The late Milton Shulman reviewed theatre for the Evening Standard until he was well into his 80s, a run of some 38 years. Michael Billington, now 74, has been at it even longer: he has been theatre critic of The Guardian since 1971, a run of 43 years. And counting.
So the news that Charles Spencer has taken early retirement from the Telegraph after 23 years (his last review, for Toast, was published on Monday) means that he has gone relatively early. He’s 59.
No job, of course, is ever for life, but theatre criticism is – like acting – a job for which there is no official retirement age. As long as you can remember the lines, you can keep on acting. As long as you can keep writing the lines, you can keep on reviewing.
Apparently, that’s not a view shared by Spencer himself, who’s quoted in a news story at his soon-to-be alma mater:
I have loved my job, but critics shouldn’t go on too long. I feel I’ve had my say and it’s time to stop and put my feet up.
And in a Telegraph editorial paying tribute to him it states, “Always leave the audience wanting more; so goes the first rule of the stage. Charles Spencer has learnt that lesson well.”
And it goes on to declare:
There are many ingredients to great criticism, but above all it is trustworthiness. Our readers, for a quarter of a century, have known that if Charles says a play is worth the money, it probably is; he has been a truthful voice in a world sometimes too full of artifice.
Charlie’s personal honesty has often been as open as his criticism. Reviewing a play at Jermyn Street Theatre in 2012 he revealed:
No one could accuse Kissing Sid James of being a comic masterpiece, but after three months off work with clinical depression it struck me as being just what the doctor ordered.
Two years earlier, he wrote of a Northampton revival of David Hare’s My Zinc Bed, “It is hard to imagine how David Hare could have written a more misguided and malign play,” and after telling of his own powerful experiences with Alcoholics Anonymous (an organisation the play’s characters criticise) he concluded forcefully that it “could actively deter those with a drink problem from seeking their best chance of recovery. It’s not just a bad play. It is a wicked one, too.”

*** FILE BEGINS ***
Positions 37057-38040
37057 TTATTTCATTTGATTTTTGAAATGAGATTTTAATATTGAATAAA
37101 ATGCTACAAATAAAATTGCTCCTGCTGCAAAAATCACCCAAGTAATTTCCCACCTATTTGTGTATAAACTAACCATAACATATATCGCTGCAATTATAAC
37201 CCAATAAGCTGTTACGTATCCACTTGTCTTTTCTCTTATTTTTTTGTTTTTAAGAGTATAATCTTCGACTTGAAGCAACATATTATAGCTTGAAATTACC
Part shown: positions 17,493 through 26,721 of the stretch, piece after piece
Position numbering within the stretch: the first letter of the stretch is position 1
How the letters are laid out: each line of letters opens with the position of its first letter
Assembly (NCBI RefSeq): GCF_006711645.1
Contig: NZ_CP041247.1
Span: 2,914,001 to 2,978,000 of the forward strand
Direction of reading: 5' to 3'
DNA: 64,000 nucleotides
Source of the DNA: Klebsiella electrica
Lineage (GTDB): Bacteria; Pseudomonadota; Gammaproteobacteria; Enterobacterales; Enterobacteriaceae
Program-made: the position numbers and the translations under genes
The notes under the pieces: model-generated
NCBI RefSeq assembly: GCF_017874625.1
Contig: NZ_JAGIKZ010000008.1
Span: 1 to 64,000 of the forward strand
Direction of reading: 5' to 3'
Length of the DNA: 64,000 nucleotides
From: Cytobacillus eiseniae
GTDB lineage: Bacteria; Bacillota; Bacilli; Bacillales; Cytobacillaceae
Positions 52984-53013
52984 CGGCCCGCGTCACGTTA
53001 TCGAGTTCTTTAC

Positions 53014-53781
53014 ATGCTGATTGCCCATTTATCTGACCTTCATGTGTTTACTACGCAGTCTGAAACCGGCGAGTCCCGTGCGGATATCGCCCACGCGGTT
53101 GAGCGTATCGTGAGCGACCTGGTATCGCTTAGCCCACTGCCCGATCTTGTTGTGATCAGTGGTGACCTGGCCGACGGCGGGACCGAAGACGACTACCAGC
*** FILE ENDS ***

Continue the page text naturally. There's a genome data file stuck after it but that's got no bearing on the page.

It is not always appropriate for a critic to put himself at the centre of a narrative about a play he is reviewing, but when a play affects you directly and personally, it is honest to point it out. Our readers don’t have an automatic right to know our personal histories, of course, but I’m very proud of Charlie for doing so with such openness, and I have tried to follow his example, writing publicly, for instance, about my own depression.
And that is part of a reader’s relationship with a critic: it is only by getting to know a critic’s tastes and foibles that the reader can set their own judgements against the critic’s. Having always felt I knew Charlie from his writing, when I got to know the warm, generous man behind the words, I saw there was no difference. He is invariably passionate, informed and astute.
That doesn’t mean I have always agreed with him. In 2005, he wrote a sustained personal attack on Tommy Steele’s performance in a London Palladium run of Scrooge, for which I felt he went too far. It was, however, amusing enough to bear a shortened retelling:
He repeated a bit of showbiz legend – that when Steele appeared in Singin’ in the Rain at the same address, he was so disliked by the backstage crew “that they would regularly urinate into the water tanks that were to rain down on to Steele’s head during his performance of the show’s title number.”
Whether that’s substantiated or just an apocryphal theatrical anecdote, he then takes great glee in declaring, “I fear this review is about to perform the verbal equivalent.” Which he proceeded to do, writing, “His Scrooge proves quite nauseatingly sentimental, and when he finally discovers the milk of human kindness – just as my own was curdling – Steele starts flashing that dazzlingly insincere smile at us, the one thing about Bob Tomson’s anodyne production that is certain to give the children in the audience nightmares. There is no more terrifying sight in showbiz. “Love me! Love me! Love me!”, it silently screams. “Tell me I’m a star.” And sure enough the audience rewards him, as Tommy Steele’s audiences always do, with a standing ovation. There is nothing the British love more than the second-rate.”
As this passage also proves, Charlie was nothing if not a first-rate writer, even (or especially) in full rant. He will be sorely missed. But the paper will, at least, remain in safe hands: Dominic Cavendish, his deputy since 2000, will take over.